Amongst all the amazing technology advances that have taken place during my lifetime, it’s easy to forget that the majority of gadgets need electrical power and that portable gadgets need portable power supplies - batteries. Battery technology has improved over the years, but not at the same sort of rate as, say, CPU chip technology.
Devices last much longer than they used these days, but it is questionable about how much of that improvement is because of the battery and how much is down to the more efficient components.
I’ve been a bit concerned about the battery in the MacBook Air for a few months now. I tend to keep a close eye on my laptop batteries, recalibrating them once a month and never going more than 12 hours without removing them from a mains outlet. But the internal battery of the 2011 MBA has been steadily going downhill for the past 12 months. According to my coconutBattery records the battery had gone through 96 full recharge cycles and was down to 68% of its original capacity - meaning I was struggling to get more than a couple of hours out of it when on the road, even running with just about everything turned off - no wireless, bluetooth, single applications, low brightness, etc. Apple’s published battery life for the 13” i7 model was 7 hours. To add to my concern, the battery health status always read “Check Battery”.
Since my AppleCare agreement for the MBA was coming to an end in the summer, I decided to take it in to the Leicester Highcross AppleStore for a health check. It’s a four hour round trip for me so I booked a genius bar appointment for 11:15 a few days previously with a comment about the problem and the likely outcome - a new battery. AppleCare doesn’t support replacement batteries unless they are deemed to have “manufacturing defects” so I wasn’t expecting a free battery - but figured the labour costs might be covered.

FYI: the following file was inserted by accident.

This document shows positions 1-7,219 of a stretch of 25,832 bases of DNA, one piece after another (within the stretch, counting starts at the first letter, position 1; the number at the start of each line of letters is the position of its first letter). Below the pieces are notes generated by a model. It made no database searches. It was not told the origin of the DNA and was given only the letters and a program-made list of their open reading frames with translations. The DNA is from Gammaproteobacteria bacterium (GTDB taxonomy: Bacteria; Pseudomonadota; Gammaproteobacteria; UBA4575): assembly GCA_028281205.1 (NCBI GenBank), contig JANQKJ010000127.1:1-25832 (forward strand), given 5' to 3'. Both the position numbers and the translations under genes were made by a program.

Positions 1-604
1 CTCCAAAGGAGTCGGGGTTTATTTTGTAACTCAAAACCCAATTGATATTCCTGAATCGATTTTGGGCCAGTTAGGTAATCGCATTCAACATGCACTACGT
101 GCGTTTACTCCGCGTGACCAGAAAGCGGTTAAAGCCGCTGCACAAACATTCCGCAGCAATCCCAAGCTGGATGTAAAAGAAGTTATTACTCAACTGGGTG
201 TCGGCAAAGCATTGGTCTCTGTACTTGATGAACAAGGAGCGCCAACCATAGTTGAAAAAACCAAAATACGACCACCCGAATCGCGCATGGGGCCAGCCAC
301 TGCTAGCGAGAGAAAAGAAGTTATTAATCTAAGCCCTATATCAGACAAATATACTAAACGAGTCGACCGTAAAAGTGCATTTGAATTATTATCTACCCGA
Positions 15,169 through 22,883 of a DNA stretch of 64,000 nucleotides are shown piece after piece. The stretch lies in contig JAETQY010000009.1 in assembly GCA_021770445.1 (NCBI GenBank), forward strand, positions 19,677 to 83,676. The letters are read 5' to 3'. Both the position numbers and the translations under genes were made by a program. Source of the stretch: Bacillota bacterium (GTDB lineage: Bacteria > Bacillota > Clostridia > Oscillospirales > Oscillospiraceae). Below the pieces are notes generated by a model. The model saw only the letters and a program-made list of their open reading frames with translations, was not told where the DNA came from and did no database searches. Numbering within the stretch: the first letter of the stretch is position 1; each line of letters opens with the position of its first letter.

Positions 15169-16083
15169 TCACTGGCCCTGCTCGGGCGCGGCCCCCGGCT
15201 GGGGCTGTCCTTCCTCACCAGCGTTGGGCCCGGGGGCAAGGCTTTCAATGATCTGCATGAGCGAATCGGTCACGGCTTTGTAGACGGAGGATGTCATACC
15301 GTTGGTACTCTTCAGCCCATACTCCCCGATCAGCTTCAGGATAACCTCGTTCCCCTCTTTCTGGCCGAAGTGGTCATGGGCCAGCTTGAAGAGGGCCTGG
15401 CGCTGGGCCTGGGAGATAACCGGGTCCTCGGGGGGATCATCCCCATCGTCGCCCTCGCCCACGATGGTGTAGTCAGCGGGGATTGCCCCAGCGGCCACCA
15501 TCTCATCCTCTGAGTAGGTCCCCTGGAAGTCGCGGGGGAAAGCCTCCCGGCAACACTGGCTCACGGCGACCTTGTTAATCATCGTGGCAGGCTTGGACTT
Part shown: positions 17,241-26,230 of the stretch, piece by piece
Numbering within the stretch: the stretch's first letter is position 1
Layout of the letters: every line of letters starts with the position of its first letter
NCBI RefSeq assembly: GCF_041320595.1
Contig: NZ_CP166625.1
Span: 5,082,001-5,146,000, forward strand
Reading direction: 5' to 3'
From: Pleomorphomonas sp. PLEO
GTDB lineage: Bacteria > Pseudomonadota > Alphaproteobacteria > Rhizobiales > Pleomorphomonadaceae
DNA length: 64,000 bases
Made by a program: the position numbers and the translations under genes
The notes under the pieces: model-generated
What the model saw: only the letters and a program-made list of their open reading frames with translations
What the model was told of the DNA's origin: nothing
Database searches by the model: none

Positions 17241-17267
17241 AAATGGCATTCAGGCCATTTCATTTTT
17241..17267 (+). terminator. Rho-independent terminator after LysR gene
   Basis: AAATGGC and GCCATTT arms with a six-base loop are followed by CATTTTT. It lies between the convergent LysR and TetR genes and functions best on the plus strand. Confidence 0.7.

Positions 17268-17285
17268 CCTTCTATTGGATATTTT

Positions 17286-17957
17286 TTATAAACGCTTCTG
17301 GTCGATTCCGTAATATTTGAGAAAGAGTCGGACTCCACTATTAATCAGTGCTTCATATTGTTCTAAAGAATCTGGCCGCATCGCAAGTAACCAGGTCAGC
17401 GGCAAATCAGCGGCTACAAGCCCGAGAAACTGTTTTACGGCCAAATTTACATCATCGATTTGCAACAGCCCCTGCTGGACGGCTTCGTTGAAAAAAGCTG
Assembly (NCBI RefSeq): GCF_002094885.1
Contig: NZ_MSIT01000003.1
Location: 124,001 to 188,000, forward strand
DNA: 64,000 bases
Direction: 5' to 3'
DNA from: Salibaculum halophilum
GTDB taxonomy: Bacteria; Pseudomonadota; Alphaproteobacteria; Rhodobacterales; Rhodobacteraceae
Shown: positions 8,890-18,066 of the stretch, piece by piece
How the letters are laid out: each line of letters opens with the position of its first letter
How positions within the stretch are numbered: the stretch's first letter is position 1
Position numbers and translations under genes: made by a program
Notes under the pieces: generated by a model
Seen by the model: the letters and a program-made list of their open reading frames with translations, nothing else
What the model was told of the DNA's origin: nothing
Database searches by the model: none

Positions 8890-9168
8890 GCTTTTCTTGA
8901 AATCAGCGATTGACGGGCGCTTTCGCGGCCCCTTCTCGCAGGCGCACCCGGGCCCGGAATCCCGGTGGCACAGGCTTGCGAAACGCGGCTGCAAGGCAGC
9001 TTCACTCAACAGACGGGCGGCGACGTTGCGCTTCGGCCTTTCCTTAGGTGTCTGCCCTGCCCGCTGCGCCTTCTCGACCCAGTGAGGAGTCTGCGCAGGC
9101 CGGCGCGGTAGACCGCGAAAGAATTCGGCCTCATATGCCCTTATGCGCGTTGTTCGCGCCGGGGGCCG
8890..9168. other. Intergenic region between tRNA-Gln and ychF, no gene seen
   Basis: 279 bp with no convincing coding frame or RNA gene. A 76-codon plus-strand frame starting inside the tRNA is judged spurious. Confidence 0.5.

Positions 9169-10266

On arrival at Highcross I managed to get myself registered fairly quickly despite the place being in chaos. Almost all their support systems had crashed so they were relying on bits of paper and good memories. Luckily the extended diagnostics suite that the Apple techs use was available and within a few minutes confirmed that my battery was indeed “pooped”. My 68% was well over-optimistic - the diagnostic indicated a figure below 60% of capacity.
Because of the systems problem they couldn’t check the part numbers required and therefore couldn’t tell if they had one in stock, but they did say that they’d replace it free! I left the laptop with them and went for a walk for a couple of hours as they suggested.
By the time I got back all the systems were back on line and no batteries for that model were in stock, but one had been ordered for me and they’d mail me when it was available. I got an email the next evening, went back to the store the following day and 90 minutes later had a new fully functioning battery. Which, by the way, should have cost £114.83, including fitting and VAT!!
I was travelling yesterday so got the chance to put the MBA through its paces. In a normal operational mode - that is, with wireless, bluetooth and multiple apps running, I got two and half hours of use and there were still nearly three and a half hours left on the clock - a threefold improvement. In fact the time remaining indicator was increasing, so I may well have been approaching the 7 hour mark if I’d still been checking it.
In the next post, I’ll talk about the battery monitors that I use - coconutBattery, Watts, and BatteryDiag. Until then, thank you Apple - you have completely vindicated my decision to take out AppleCare!